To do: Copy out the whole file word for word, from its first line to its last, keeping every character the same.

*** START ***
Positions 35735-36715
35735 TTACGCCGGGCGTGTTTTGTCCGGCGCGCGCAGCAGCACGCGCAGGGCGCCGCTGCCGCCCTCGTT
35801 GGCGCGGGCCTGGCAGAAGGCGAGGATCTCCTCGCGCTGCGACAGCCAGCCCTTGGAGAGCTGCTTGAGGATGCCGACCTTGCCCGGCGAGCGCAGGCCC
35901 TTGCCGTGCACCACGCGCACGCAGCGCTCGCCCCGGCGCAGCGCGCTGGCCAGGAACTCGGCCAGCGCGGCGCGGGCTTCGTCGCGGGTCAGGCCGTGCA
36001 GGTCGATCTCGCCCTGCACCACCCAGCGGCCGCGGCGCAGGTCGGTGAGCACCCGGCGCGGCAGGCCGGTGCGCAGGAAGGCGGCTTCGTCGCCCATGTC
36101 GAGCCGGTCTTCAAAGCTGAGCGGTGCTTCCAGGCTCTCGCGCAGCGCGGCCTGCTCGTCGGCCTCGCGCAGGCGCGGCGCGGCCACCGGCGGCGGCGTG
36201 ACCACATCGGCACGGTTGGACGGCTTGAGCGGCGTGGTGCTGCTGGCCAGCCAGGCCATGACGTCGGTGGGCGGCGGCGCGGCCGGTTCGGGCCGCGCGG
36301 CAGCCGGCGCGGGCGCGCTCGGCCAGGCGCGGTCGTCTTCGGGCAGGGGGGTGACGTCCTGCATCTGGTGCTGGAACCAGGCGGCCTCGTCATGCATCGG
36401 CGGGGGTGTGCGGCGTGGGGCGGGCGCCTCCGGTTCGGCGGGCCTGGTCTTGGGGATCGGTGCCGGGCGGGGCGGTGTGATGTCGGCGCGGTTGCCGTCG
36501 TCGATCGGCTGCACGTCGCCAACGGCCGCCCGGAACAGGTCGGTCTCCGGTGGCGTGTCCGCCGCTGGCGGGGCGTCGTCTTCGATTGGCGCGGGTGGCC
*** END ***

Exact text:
Positions 35735-36715
35735 TTACGCCGGGCGTGTTTTGTCCGGCGCGCGCAGCAGCACGCGCAGGGCGCCGCTGCCGCCCTCGTT
35801 GGCGCGGGCCTGGCAGAAGGCGAGGATCTCCTCGCGCTGCGACAGCCAGCCCTTGGAGAGCTGCTTGAGGATGCCGACCTTGCCCGGCGAGCGCAGGCCC
35901 TTGCCGTGCACCACGCGCACGCAGCGCTCGCCCCGGCGCAGCGCGCTGGCCAGGAACTCGGCCAGCGCGGCGCGGGCTTCGTCGCGGGTCAGGCCGTGCA
36001 GGTCGATCTCGCCCTGCACCACCCAGCGGCCGCGGCGCAGGTCGGTGAGCACCCGGCGCGGCAGGCCGGTGCGCAGGAAGGCGGCTTCGTCGCCCATGTC
36101 GAGCCGGTCTTCAAAGCTGAGCGGTGCTTCCAGGCTCTCGCGCAGCGCGGCCTGCTCGTCGGCCTCGCGCAGGCGCGGCGCGGCCACCGGCGGCGGCGTG
36201 ACCACATCGGCACGGTTGGACGGCTTGAGCGGCGTGGTGCTGCTGGCCAGCCAGGCCATGACGTCGGTGGGCGGCGGCGCGGCCGGTTCGGGCCGCGCGG
36301 CAGCCGGCGCGGGCGCGCTCGGCCAGGCGCGGTCGTCTTCGGGCAGGGGGGTGACGTCCTGCATCTGGTGCTGGAACCAGGCGGCCTCGTCATGCATCGG
36401 CGGGGGTGTGCGGCGTGGGGCGGGCGCCTCCGGTTCGGCGGGCCTGGTCTTGGGGATCGGTGCCGGGCGGGGCGGTGTGATGTCGGCGCGGTTGCCGTCG
36501 TCGATCGGCTGCACGTCGCCAACGGCCGCCCGGAACAGGTCGGTCTCCGGTGGCGTGTCCGCCGCTGGCGGGGCGTCGTCTTCGATTGGCGCGGGTGGCC